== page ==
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Tesi etd-03272018-130419

Thesis type
Tesi di dottorato di ricerca
Evaluation of nuclear factor erythroid 2-related factor 2 gene as a genic modulator of response to oxidative stress in neurodegenerative diseases.
Settore scientifico disciplinare
Corso di studi
tutor Prof. Siciliano, Gabriele
Parole chiave
  • neurodegenerative diseases
  • oxidative stress
  • ALS
  • PD
  • AD
Data inizio appello
Riassunto analitico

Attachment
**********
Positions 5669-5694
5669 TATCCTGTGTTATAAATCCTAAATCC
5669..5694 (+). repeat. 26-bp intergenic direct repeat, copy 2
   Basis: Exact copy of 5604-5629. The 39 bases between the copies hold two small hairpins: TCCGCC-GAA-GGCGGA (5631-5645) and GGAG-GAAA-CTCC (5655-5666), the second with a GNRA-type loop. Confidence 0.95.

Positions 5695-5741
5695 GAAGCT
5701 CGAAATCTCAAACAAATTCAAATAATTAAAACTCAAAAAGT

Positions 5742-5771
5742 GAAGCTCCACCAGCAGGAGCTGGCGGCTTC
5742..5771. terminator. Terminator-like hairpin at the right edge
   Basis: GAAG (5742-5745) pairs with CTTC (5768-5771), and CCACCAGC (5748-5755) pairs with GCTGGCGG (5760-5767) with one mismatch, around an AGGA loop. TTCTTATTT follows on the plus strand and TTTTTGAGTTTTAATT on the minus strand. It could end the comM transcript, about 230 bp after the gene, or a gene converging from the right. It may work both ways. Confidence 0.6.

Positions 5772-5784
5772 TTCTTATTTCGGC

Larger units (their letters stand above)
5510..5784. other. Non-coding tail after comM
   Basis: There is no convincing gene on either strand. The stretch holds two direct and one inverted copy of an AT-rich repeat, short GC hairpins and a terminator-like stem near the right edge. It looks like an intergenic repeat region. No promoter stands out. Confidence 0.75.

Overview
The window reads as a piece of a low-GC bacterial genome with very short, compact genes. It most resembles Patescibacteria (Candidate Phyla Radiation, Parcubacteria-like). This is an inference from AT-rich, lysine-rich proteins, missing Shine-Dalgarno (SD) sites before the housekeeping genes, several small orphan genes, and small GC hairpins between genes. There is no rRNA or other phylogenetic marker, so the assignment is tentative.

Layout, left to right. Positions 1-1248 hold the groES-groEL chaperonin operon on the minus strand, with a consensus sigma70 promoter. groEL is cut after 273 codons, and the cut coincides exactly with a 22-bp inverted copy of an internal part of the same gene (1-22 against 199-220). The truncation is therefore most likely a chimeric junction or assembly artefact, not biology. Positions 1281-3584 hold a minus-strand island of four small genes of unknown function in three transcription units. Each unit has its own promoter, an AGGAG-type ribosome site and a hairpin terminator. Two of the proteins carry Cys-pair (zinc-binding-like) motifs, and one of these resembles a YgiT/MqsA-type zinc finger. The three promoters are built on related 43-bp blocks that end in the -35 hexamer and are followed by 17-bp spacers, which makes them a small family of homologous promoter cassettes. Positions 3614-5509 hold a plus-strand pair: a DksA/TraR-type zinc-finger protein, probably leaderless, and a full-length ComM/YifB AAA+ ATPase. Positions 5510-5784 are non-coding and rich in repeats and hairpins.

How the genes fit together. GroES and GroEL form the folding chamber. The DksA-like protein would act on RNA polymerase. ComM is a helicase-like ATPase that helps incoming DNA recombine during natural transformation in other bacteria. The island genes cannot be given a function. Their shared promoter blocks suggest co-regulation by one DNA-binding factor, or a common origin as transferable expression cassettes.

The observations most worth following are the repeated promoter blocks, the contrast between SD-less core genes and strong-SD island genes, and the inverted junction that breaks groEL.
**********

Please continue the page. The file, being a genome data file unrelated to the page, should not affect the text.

To maintain redox homeostasis is imperative for normal function of the brain. This process is<br>regulated by antioxidants, detoxifying proteins and other molecules. With age, genetic and<br>environmental risk factors, the oxidative-redox system becomes imbalanced and oxidative stress<br>(OS) ensues through increased levels of reactive oxygen species (ROS) and reactive nitrogen<br>species (RNS). The rate of ROS/RNS production eventually overwhelms our endogenous<br>antioxidant defenses leading to the accumulation of oxidative damage such as post-translational<br>modifications of lipids, proteins and DNA/RNA, a common feature of many neurodegenerative<br>diseases. The oxidative modifications affect the physiological functions of these cell components<br>and cause abnormal deposits in neurons and/or glia in diseases such as Alzheimer&#39;s disease<br>(AD), Parkinson&#39;s disease (PD) and amyotrophic lateral sclerosis (ALS). Although it remains<br>hard to understand whether or no OS is the cause or effect of the disease, also because of the<br>multifactorial nature of neuronal death and additive effects of pathogenic mechanisms on<br>neuronal vitality along disease course, the association between oxidative damage and the disease<br>makes therapeutic targeting of the antioxidant systems an attractive option. The nuclear factor<br>erythroid 2-related factor 2 (Nrf2)-antioxidant response element (ARE) pathway is a primary<br>sensor and a master regulator of OS via its ability to modulate the expression of hundreds of<br>antioxidant and detoxifying genes. Activation of the Nrf2-ARE pathway has shown benefits in<br>animal models of many neurodegenerative disorders supporting the concept of developing<br>pharmaceuticals to activate the Nrf2-ARE pathway in the brain.<br>Nrf2 belongs to the Cap’n’collar (Cnc) transcription factor family and is considered the “master regulator” of the antioxidant response since it modulates the expression and the coordinated induction of an array of defensive genes encoding phase II detoxifying enzymes and antioxidant proteins, such as NAD(P)H: quinine oxidoreductases (NQOs), heme oxygenase- 1 (HO-1), the glutathione S-transferase (GST) family, multidrug resistance-associated proteins (Mrps).<br>TheNrf2 is a very unstable protein, typically present in association with its negative regulator<br>Kelch-like ECH-associated protein 1 (Keap1), which acts as a molecular sensor of cellular redox<br>homeostasis disturbance. Under basal condition, Keap1 retains Nrf2 in the cytoplasm, linking<br>this transcriptional factor to the actin cytoskeleton and driving its degradation. Specifically,<br>Keap1 acts as a linker protein between Nrf2 and the Cul3-based E3-ubiquitin ligase complex,<br>promoting Nrf2 ubiquitination and consequent degradation by the 26S proteasome.<br>This quenching interaction between the two proteins is a dynamic process controlled by specific<br>intracellular cascades that allow for a fine-tuned regulation of inducible expression of Nrf2 target<br>genes under OS or after exposure to toxic electrophiles. In fact, activation of Nrf2 requires its<br>cytosolic stabilization via oxidative modification of distinct Keap1 cysteine residues and/or<br>Keap1 ubiquitination and proteasomal degradation. It has been largely demonstrated that also<br>Nrf2 phosphorylation facilitates its dissociation from Keap1. Therefore, several signaling<br>pathways, such as the activation of mitogen-activated protein kinase (MAPK) cascade,<br>phosphatidylinositol 3-kinase (PI3K), and protein kinaseC (PKC), favour Nrf2 detachment from<br>its repressors and the consequent translocation to the nucleus. In the nuclear compartment Nrf2<br>forms a heterodimer with its partner small Maf and binds specific cis-acting antioxidant response<br>element (ARE) sequences, ultimately transactivating a battery of highly inducible cytoprotective<br>genes thus allowing cell to efficiently cope with endogenous stress and exogenous toxicants.<br>Nrf2 has also been shown to modulate the transcription of genes promoting mitochondrial<br>biogenesis, such as mitochondrial transcription factors (TFAM), and consequently to be directly<br>involved in mitochondrial maintenance.<br>Considering the pivotal defensive role exerted by the Nrf2/ARE pathway, it is evident that the<br>dysregulation of Nrf2-regulated genes offers a logical explanation for the direct and indirect<br>association between OS and several neurodegenerative conditions, such as PD, AD and ALS.<br>AD is probably the most common neurodegenerative disease, accounting for 60% to 70% of<br>cases of dementia with nearly 44 million affected people worldwide, and although its etiology is<br>still unclear, it is characterized by the presence of brain amyloid plaques and neurofibrillary<br>tangles whose accumulation ultimately leads to extensive neuronal loss and progressive decline<br>of cognitive function. They are deposits of proteins distributed throughout the brain of AD<br>patients, particularly in the entorhinal cortex, hippocampus, and temporal, frontal, and inferior<br>parietal lobes. Some of the major risk factors for AD are unhealthy aging in sporadic AD cases,<br>the presence of ApoE-4 alleles in both sporadic and familial AD and genetic factors, such as<br>mutation in amyloid precursor protein (APP) and presenilin-1 (PS1) in familial AD among<br>others. AD brain is characterized by mitochondrial dysfunction, reactive gliosis and oxidative<br>damage to lipids and proteins.<br>Growing evidence demonstrates that the AD brain is under tremendous OS. A significantly<br>increased HO-1 expression was reported in post-mortem AD temporal cortex and hippocampus<br>compared to aged-matched control. Additionally, an increased Nqo1 activity and expression was<br>found in astrocytes and neurons of AD brain and Nrf2 was predominantly localized in cytoplasm<br>in AD hippocampal neurons. Furthermore, there is increased protein oxidation and lipid<br>peroxidation in AD brain when compared to aged matched controls. Recent studies in aged<br>APP/PS1 AD mouse models showed reduced Nrf2, Nqo1, GCL catalytic subunit (GCLC) and<br>GCL modifier subunit (GCLM) mRNA and Nrf2 protein levels.<br>PD affects more than 1% of the population over 60 years of age and is the second most common<br>neurodegenerative disorder after AD. The majority of cases (90%) are sporadic, while about 10%<br>show monogenic inheritance.<br>PD is caused by the degeneration of dopaminergic neurons within the substantia nigra pars<br>compacta (SNc) and although there is still no clear explanation for the intrinsic vulnerability of<br>these neurons, it is known that they are more prone and susceptible to OS. Data indicate that OS<br>plays an important role in αSyn proteostasis. As the master regulator of the cellular antioxidant<br>defense system, the Nrf2-ARE pathway is a logical target to examine for neuroprotection against<br>misfolded proteins induced pathology.<br>Activation of theNrf2-ARE pathway has been shown to be protective against the toxic forms of<br>αSyn in several studies. In SK-N-SH neuroblastoma cells, ferrous iron promotes αSyn<br>aggregation through inhibiting Nrf2 pathway. αSyn aggregation exacerbates ferrous iron-induced<br>oxidative damage, mitochondrial impairment and apoptosis.<br>Recently studies have identified the importance of astrocytic Nrf2 regulating αSyn proteostasis.<br>Astrocytic over expression of Nrf2 (GFAP-Nrf2) can reduce αSyn aggregates in the central<br>nervous system of a PD mouse model with neuronal over expression of human αSyn mutant<br>A53T. These observations are not due to Nrf2-mediated down regulation of the hαSynA53T<br>transgene levels in the mice.<br>ALS is a rare adult-onset neurodegenerative disease characterized by the selective degeneration<br>of motor neurons in the motor cortex, brainstem, and spinal cord. Most of the cases (90%) are<br>sporadic (SALS), while the remainder presents a family history (FALS). Although the exact<br>cause of ALS is still unknown, a major step forward in the understanding of the pathogenetic<br>events involved in ALS was provided in 1993 by the observation that mutations in the gene<br>coding for the antioxidant enzyme Cu/Zn superoxide dismutase (SOD1) are carried by the 15–<br>20% of FALS patients.<br>ALS is a complex and multifactorial disease characterized by the involvement of several<br>interconnected pathogenic events, such as OS, mitochondrial dysfunction, inflammation,<br>glutamate excitotoxicity, protein misfolding and aggregation, aberrant RNA metabolism, and<br>altered gene expression. In particular, OS is one of the most detrimental contributors of disease<br>onset and progression. In fact, several distinctive oxidation markers have been observed in both<br>nervous and peripheral tissues in SALS and FALS patients. Elevated protein carbonyl and 3-<br>nitrotyrosine levels have been detected in spinal cord and motor cortex from SALS and FALS<br>patients, particularly in large ventral motor neurons. Lipid oxidation has also been identified in<br>motor neurons, astrocytes, and microglia of SALS patients compared to control individuals.<br>Elevated levels of HNE have been detected also in CSF and in sera from ALS patients.<br>Additionally, mitochondrial defects have been reported as a major hallmark in motor neuron<br>degeneration in ALS. These dysfunctions are tightly interrelated with OS cascades, activating<br>overlapping molecular pathways in a vicious cycle of harmful events. Notably, impairment in<br>defensive mechanisms has also been revealed in ALS, including downregulation of members of<br>glutathione S-transferase family, peroxiredoxins, and, in particular, the transcriptional factor<br>Nrf2.<br>The aim of this research project has been to evaluate a possible association between -653 A&gt; G, -<br>651 G&gt; A and -617 C&gt; functional polymorphisms in the NRF2 promoter gene, and the<br>respective risk of ALS, PD and AD disease and their possible implication in molecular<br>mechanisms of cellular response to oxidative damage. In particular, the following evaluations<br>were assessed:<br>• the distribution of allelic and genotypic frequencies of the three functional single nucleotide<br>polymorphisms (SNPs) -653 A&gt; G, -651 G&gt; A and -617 C&gt; A in 154 ALS patients, 172 PD<br>patients, 240 AD patients and 186 healthy controls; genotyping was carried out by DNA direct<br>sequencing.<br>• the plasma levels of some oxidative stress biomarkers in 73 ALS patients, 47 PD patients,<br>139 AD patients and 68 healthy controls ; in particular, as oxidative damage markers, we<br>evaluated the protein oxidation products (AOPP) and, as non-enzymatic antioxidant markers we<br>evaluated the Antioxidant Iron Reduction Capacity (FRAP) and total plasma thiol groups. The<br>biomarkers levels were carried out by spectrophotometric methods<br>• the mRNA expression level by Real Time PCR in 13 ALS patients, 15 PD patients and 14<br>AD patients<br>• the possible association of the functional polymorphisms in the NRF2 gene promoter with<br>the clinical features of the patients.<br>• the possible association of the functional polymorphisms in the NRF2 gene promoter with<br>the NRF2 transcript levels and oxidative stress biomarkers<br>The analysis of AD population shows that the allelic variant -653G is associated with increased risk<br>of disease (OR 1.27 IC95% 1.01-1.59); relative to the polymorphisms -651 G&gt; A and -617 C&gt; A,<br>any significant differences in the genotypic distribution and allelic frequencies of patients with AD<br>compared to the controls has been found. The evaluation of peripheral oxidative stress biomarkers<br>shows a significant decrease in FRAP (p&lt;0.01) and thiol groups levels (p&lt;0.001). We not found any<br>imbalance in the AOPP level of AD patients compared to controls. mRNA expression in individuals<br>carrying one (AG) or two (GG) mutated alleles of the -653 A&gt;G SNP promoter was significantly<br>decreased (p&lt;0.01) compared to wild-type (AA) carriers at this position, this both for AG and GG<br>carriers.<br>Analysis of PD population data shows that the allelic variant -653G is associated with increased risk<br>of disease (OR 1.34 IC95% 1.08-1.67); with respect to the polymorphisms -651 G&gt;A and -617 C&gt;<br>A, any significant differences has been found in the genotypic distribution and in allelic frequencies<br>of PD patients compared to the controls. The evaluation of peripheral oxidative stress biomarkers<br>shows a significant decrease in FRAP (p&lt; 0.0001) and thiol groups levels (p&lt;0.001). Any<br>imbalance in the AOPP level of PD patients compared to controls has been found. mRNA<br>expression in individuals carrying one (AG) or two (GG) mutated alleles of the -653 A&gt;G promoter<br>SNP was significantly decreased (p&lt;0.01) compared to wild-type (AA) carriers at this position.<br>Also in this case the difference was significant difference or both AG and GG carriers. Finally, also<br>in PD patients, a correlation between -653G variant, mRNA expression level and oxidative stress<br>biomarkers has been found.<br>Analysis of ALS population data shows that the allelic -653G variant is associated with increased<br>risk of disease (OR 1.71 IC95% 1.18-2.48); in relation to the polymorphisms -651 G&gt; A and -617<br>C&gt; A, no significant differences has been found in the genotypic distribution and in the allelic<br>frequencies of patients with ALS compared to the controls. The evaluation of peripheral oxidative<br>stress biomarkers shows a significant increase in AOPP levels (p&lt; 0.001) and a significant decrease<br>in thiol groups levels (p&lt;0.01) in ALS patients; we did not found any imbalance in the FRAP level<br>of ALS patients compared to controls. mRNA expression in individuals carrying one (AG) or two<br>(GG) mutated alleles of the -653 A&gt;G SNP promoter was significantly decreased (p&gt;0.05)<br>compared to wild-type (AA) carriers at this position; this observed between the G non carriers and<br>G carriers, although at of genotypic levels, AG and GG. Finally, the data obtained showed a<br>correlation between -653G variant, mRNA expression level and oxidative stress biomarkers.<br>The data obteined suggest that the -653G variant in NRF2 promoter gene is a common risk factor<br>for AD or PD and ALS. This variant is always associated to decreased level of NRF2 mRNA as<br>evaluated in peripheral lymphocytes.<br>All together these underlines that Nrf2-ARE pathway can be one of the molecular mechanisms<br>commonly involved in neurodegeneration, although the different profile of alteration of redox<br>balance indicates that the effects are different in each one of the neurodegenerative disorders.<br>In any case, conclusive remarks can be assumed in terms of relevance of oxidative stress events as<br>integral part of the pathogenic complex of these diseases.<br>